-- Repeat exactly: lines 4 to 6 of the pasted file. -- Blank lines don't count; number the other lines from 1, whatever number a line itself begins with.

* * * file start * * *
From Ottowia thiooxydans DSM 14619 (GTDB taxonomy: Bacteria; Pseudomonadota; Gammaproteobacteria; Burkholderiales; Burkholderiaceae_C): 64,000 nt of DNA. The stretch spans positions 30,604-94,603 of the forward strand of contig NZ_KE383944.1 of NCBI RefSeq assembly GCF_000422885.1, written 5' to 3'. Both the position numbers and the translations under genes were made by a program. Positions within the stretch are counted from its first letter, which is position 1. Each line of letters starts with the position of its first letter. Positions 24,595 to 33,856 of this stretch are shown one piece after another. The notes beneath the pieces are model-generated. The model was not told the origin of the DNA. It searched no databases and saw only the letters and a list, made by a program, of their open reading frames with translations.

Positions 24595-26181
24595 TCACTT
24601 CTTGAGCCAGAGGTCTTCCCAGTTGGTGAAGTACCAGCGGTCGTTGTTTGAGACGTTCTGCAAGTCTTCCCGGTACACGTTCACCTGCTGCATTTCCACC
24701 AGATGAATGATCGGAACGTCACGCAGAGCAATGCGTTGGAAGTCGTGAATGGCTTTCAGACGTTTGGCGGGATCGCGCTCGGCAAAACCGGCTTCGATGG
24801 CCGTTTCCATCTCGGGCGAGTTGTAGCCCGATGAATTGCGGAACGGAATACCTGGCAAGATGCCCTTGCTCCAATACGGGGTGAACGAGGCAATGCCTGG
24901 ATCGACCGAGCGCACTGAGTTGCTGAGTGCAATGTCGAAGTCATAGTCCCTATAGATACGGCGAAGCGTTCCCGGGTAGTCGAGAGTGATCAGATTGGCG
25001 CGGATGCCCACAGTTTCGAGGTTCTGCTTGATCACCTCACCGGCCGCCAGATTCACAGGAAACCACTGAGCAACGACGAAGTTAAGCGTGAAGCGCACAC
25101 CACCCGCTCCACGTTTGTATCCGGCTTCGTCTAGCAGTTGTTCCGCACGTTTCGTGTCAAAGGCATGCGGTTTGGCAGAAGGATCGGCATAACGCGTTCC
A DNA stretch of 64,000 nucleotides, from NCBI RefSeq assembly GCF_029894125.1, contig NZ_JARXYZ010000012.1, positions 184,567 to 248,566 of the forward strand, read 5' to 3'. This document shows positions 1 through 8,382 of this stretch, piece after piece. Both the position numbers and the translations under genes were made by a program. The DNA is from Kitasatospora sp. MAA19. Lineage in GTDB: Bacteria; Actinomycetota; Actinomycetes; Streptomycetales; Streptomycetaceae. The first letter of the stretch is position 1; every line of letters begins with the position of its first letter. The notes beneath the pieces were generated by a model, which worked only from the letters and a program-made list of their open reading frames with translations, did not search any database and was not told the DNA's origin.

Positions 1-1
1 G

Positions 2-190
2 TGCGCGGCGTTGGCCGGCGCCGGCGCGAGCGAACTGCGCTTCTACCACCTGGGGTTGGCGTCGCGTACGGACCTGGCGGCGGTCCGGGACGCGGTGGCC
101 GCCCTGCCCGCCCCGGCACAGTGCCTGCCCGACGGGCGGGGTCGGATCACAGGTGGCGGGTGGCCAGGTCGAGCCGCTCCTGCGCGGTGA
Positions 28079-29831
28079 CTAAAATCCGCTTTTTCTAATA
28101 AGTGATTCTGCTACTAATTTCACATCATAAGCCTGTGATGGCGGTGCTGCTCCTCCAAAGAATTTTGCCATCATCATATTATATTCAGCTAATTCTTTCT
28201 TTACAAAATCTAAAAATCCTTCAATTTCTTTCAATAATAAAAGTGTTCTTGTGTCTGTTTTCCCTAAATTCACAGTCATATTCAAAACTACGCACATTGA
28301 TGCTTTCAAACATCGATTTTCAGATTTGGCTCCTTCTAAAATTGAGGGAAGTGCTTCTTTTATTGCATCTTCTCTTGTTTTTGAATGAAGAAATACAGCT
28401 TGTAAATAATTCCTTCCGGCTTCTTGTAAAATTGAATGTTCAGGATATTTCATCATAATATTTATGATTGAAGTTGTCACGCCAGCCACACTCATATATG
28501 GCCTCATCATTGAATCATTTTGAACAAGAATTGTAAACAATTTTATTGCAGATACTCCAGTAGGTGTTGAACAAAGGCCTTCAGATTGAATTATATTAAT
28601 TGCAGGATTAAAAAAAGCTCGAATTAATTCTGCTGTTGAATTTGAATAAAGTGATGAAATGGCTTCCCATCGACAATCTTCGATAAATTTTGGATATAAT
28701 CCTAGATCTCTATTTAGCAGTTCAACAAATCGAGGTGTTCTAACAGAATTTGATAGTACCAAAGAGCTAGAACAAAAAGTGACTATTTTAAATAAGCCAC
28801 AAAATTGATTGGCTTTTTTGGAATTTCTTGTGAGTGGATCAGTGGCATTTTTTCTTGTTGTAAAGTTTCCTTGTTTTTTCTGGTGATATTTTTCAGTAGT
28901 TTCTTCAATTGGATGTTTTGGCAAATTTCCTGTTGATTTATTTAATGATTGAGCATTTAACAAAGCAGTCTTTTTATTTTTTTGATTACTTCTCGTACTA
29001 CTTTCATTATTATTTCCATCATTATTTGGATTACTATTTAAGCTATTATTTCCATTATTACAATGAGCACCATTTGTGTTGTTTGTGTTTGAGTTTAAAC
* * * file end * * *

24601 CTTGAGCCAGAGGTCTTCCCAGTTGGTGAAGTACCAGCGGTCGTTGTTTGAGACGTTCTGCAAGTCTTCCCGGTACACGTTCACCTGCTGCATTTCCACC
24701 AGATGAATGATCGGAACGTCACGCAGAGCAATGCGTTGGAAGTCGTGAATGGCTTTCAGACGTTTGGCGGGATCGCGCTCGGCAAAACCGGCTTCGATGG
24801 CCGTTTCCATCTCGGGCGAGTTGTAGCCCGATGAATTGCGGAACGGAATACCTGGCAAGATGCCCTTGCTCCAATACGGGGTGAACGAGGCAATGCCTGG